Artificial intelligence, blockchain, cryptocurrency, and even a few robots (!) were just some of the focuses for this year’s CogX conference. Bringing together some of the most prominent organisations and people in the industry, the conference had some incredibly interesting insights when it came to the current state of artificial intelligence, and where its future direction is headed. Here are just some of the highlights from this year’s panels and sessions:
There is a gap in conversation when it comes to AI and accountancy
While attending the conference, one of the main things that stood out is where artificial intelligence is truly being applied, and where the gaps are. While there were tons of companies that offered AI transformation for HR, people, and recruiting operations, there were not as many niche companies as we were initially expecting.
AI has the potential to transform sectors such as finance, accountancy, and small businesses -- we did not see that conversation taking places. While there is a large focus on e-commerce and company operations in AI usage, there are clearly some sectors that were underrepresented in the conference.
AI is “overhyped and underappreciated”
One of the more interesting points made during the Financial Times session, “AI on the newsfloor” was that Artificial Intelligence and its applications were overhyped, but underappreciated.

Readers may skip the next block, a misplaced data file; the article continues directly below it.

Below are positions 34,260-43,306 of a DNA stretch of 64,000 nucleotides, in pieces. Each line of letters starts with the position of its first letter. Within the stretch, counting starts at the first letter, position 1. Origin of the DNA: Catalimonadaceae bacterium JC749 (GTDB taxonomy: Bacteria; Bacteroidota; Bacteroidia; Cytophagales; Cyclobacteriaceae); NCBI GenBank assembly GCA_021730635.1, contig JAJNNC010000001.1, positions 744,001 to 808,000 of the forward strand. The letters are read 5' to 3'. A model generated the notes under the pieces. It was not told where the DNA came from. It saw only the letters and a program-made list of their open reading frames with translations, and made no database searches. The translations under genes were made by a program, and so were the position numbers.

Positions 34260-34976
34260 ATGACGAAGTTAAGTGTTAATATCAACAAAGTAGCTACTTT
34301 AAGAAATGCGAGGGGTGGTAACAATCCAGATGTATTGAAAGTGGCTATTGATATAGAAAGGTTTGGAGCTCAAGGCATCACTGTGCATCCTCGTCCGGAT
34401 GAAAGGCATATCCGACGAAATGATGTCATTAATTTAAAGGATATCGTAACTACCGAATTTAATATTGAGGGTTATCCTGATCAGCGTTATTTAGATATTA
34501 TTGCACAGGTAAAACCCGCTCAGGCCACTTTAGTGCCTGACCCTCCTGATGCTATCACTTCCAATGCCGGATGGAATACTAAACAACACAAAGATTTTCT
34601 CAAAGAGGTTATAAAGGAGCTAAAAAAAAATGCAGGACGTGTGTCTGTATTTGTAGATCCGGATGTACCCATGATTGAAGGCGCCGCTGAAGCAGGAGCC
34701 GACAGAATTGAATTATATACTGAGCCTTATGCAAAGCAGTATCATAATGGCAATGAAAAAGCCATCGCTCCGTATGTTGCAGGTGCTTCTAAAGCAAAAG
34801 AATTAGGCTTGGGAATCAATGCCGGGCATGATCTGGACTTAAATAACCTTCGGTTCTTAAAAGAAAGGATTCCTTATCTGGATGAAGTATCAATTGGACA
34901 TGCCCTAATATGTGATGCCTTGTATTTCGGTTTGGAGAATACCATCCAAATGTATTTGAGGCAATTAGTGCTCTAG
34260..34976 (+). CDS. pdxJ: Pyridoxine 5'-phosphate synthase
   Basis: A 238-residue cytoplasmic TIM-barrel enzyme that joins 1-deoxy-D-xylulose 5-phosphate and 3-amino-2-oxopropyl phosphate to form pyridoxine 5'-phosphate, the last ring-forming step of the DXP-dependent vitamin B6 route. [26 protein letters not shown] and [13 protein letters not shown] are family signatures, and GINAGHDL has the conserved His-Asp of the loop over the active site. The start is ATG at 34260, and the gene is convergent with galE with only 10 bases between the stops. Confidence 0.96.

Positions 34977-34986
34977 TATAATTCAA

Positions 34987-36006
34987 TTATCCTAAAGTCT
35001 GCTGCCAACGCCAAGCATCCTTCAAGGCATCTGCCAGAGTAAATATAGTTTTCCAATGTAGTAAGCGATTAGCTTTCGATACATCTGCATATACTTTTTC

Though it sounds like a paradox, the larger point was that just using artificial intelligence does not mean anything by itself. Rather, think of its applications and what sort of transformational change you are looking for. Artificial intelligence’s overhype has meant that it has become all the more accessible to businesses of all sizes, but if it is underutilized, it will not have as great of an impact as it could...and its potential for long-term and short-term impact is remarkable if companies choose to invest in that tech early on
AI has remarkable capabilities, but products featuring AI must have overall value
During an investor roundtable, one of the key points that came up when it comes to investing in AI tech is that while the technology itself is sound...its real-world applications do not quite match up.
Investors during the session bemoaned the fact that while they have seen many startups incorporate artificial intelligence into their value propositions, they still see difficulty in finding products to invest in that manage to combine the full scale of AI technology while still driving long-term value.
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